Fire safety is the responsibility of every cottager on Clear
Lake. Having a camp fire spark a major forest fire would be devastating to all
of us and would destroy our lake environment. We ask that you all practice
proper fire safety at all times. Following the guidelines outlined below will
help ensure nothing happens when you are having a camp fire.
The Corporation of the Township of Muskoka Lakes has a burning bylaw prescribing the times during which
fires may be set in the open air, and the precautions to be observed by persons setting out fires. A copy
is available for viewing online:
A safe campfire meets all of the following criteria:
is built on bare rock or sand (mineral soil);
is located far away from anything flammable, including overhanging tree
is a small campfire. For example, you can sit within one metre of it
comfortably, the flames are not over one metre high and it can be controlled;
has a responsible person watching it at all times;
is made and put out with an adult supervising.
An unsafe campfire meets one or more of the following criteria:
is built on a hot, windy day;
is left without someone watching it;
is too big. For example, is more than one metre high, is too hot to be within a
metre, and cannot be controlled;
does not have a pile of wood for fuel, which means that the people watching it
must leave for more;
is built on wood soil and close to trees.
How to extinguish a campfire
Drown the fire with water. Stir the ashes with a long stick to turn over hot
coals and ashes. Move rocks to find hidden embers and coals. Drown the fire
with water again. Repeat the procedure until the ashes stop smoking and hissing
and everything looks wet.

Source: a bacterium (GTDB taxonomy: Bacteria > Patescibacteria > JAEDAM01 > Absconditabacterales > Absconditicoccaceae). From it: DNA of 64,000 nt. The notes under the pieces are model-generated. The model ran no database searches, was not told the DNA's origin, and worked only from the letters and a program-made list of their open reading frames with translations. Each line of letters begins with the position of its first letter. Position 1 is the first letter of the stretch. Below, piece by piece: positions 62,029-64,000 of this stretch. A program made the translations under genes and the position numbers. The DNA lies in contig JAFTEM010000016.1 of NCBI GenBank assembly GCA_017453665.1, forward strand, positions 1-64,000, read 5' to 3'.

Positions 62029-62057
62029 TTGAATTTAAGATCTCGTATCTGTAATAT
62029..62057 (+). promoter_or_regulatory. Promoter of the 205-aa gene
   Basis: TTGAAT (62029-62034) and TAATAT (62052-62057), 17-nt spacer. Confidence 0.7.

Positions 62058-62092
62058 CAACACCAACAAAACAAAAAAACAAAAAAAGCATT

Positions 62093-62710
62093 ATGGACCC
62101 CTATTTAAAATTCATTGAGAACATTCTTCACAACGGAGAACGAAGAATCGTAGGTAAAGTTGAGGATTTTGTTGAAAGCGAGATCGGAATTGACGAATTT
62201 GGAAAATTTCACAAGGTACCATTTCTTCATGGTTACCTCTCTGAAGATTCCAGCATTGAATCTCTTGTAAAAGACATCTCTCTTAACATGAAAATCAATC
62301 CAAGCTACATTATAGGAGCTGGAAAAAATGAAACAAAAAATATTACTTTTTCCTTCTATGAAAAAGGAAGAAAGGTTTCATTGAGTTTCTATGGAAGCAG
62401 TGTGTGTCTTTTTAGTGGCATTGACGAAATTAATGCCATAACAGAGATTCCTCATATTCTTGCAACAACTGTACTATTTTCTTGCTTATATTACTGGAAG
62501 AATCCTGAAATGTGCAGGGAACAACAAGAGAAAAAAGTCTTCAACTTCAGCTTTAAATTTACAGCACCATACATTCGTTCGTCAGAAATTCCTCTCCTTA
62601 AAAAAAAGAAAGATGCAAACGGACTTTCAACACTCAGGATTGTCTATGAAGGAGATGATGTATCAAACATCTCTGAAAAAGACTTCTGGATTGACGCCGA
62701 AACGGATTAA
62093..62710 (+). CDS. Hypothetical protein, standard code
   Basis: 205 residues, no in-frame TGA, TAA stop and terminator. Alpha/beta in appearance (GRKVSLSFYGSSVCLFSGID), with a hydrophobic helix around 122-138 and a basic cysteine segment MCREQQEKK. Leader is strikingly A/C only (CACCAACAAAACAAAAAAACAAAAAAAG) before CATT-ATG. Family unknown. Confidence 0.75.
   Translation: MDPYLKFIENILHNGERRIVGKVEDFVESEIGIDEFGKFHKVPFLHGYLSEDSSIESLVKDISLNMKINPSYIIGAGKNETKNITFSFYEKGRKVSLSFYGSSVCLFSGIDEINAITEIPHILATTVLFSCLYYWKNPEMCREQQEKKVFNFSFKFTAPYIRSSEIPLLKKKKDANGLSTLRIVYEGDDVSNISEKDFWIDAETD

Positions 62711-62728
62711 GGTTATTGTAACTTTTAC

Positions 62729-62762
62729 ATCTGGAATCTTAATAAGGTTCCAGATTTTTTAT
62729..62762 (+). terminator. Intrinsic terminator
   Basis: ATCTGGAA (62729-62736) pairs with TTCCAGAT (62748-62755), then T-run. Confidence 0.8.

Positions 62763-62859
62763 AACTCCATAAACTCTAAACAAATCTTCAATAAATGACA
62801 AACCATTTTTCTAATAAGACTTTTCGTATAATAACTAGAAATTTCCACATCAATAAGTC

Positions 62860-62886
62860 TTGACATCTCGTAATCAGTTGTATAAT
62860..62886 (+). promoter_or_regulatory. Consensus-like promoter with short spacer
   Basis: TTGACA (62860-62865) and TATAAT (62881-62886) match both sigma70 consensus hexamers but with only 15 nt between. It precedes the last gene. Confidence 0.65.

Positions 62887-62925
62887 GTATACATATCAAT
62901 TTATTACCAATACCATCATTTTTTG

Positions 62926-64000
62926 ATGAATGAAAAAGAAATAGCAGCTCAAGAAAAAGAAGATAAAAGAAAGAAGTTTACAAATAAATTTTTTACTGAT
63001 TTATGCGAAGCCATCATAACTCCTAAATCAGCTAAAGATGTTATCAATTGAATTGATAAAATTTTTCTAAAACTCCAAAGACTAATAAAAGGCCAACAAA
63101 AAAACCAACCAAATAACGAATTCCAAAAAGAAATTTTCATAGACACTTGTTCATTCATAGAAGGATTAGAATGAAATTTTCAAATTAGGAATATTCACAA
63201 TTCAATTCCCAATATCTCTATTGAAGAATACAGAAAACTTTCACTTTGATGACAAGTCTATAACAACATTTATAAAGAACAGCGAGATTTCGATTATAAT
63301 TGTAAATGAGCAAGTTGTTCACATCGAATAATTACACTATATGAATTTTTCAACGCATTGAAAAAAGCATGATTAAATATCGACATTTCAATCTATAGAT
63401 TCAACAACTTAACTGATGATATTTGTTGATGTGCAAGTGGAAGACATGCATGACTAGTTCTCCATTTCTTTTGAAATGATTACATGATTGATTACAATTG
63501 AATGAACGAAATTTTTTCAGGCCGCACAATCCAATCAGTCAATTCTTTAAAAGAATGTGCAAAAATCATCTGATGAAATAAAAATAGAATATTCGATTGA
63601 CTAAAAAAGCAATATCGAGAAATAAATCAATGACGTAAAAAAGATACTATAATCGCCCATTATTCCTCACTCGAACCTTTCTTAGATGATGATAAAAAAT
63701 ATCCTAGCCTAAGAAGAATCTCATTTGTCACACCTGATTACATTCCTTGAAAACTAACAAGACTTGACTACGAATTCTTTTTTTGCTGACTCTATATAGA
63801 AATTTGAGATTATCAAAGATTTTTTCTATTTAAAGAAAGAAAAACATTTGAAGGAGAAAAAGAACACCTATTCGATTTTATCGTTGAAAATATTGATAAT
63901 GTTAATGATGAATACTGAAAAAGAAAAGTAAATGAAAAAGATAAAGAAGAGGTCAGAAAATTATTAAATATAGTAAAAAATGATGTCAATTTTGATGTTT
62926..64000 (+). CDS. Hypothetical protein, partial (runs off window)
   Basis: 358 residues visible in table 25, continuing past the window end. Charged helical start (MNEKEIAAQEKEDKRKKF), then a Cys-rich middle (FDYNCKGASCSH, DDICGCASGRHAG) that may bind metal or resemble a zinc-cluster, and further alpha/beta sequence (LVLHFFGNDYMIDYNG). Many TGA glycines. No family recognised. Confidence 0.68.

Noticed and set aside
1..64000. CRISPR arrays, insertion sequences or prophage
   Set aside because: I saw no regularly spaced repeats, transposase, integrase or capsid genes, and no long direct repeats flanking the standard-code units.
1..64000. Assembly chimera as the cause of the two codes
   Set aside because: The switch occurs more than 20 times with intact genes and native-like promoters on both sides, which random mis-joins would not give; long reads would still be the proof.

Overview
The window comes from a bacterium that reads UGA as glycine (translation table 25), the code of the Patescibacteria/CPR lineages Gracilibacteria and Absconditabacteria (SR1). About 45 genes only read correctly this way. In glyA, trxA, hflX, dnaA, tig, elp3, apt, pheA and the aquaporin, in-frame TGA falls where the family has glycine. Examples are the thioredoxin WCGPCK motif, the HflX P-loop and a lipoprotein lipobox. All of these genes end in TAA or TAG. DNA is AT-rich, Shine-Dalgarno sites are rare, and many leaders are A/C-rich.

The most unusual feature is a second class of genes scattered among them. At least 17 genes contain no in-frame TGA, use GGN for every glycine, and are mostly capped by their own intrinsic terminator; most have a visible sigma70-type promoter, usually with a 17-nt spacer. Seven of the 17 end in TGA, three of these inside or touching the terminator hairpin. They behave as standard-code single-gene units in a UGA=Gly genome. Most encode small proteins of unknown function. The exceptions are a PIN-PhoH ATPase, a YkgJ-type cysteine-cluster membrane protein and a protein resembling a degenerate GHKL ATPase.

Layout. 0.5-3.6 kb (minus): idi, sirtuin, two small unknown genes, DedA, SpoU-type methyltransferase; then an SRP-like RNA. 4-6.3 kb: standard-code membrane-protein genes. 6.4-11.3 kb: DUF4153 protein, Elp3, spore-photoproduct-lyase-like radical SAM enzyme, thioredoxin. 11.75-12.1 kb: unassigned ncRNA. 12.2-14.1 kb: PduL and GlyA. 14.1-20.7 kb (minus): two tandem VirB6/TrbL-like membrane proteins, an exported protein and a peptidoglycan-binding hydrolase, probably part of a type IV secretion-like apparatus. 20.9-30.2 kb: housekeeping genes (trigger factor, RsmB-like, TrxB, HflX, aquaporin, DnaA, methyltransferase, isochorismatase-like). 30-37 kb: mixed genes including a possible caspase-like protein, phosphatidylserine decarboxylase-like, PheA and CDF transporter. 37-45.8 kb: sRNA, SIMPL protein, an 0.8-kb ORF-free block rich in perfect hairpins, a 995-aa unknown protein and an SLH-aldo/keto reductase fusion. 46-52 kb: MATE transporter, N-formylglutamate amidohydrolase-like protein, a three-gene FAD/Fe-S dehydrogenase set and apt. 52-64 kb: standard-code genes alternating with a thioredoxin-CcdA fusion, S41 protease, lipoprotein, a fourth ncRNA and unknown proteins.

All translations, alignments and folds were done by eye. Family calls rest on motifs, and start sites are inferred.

Weather affects campfires in many ways and generally determines the kind of
fire that will be experienced.
Wind - Wind increases the supply of oxygen to the fire. Wind may blow
sparks from your campfire to grass and trees around it. The sun heats up grass
and trees and the layer of dead leaves, needles and grass and dries them out.
This makes it easier for them to catch fire.
Clouds - Clouds can cover the sun to make a day cooler. This means that
the trees and grass will not dry as fast as on a sunny day.
Rain - Rain soaks into the grass, trees and layer of dead leaves, needles
and grass, which makes it harder for them to catch fire.
Visit the Ministry of Natural Resources website to find out more about
Restricted Fire Zones
A "Restricted Fire Zone" is an Order made by the Minister of Natural Resources,
under the Forest Fires Prevention Act, that restricts the use of open fires in
a specific area of the province. It is used when the fire hazard is extreme
and/or when fire fighting resources are stretched to capacity.
What You Should Know About Restricted Fire Zones
Current Restricted Fire Zones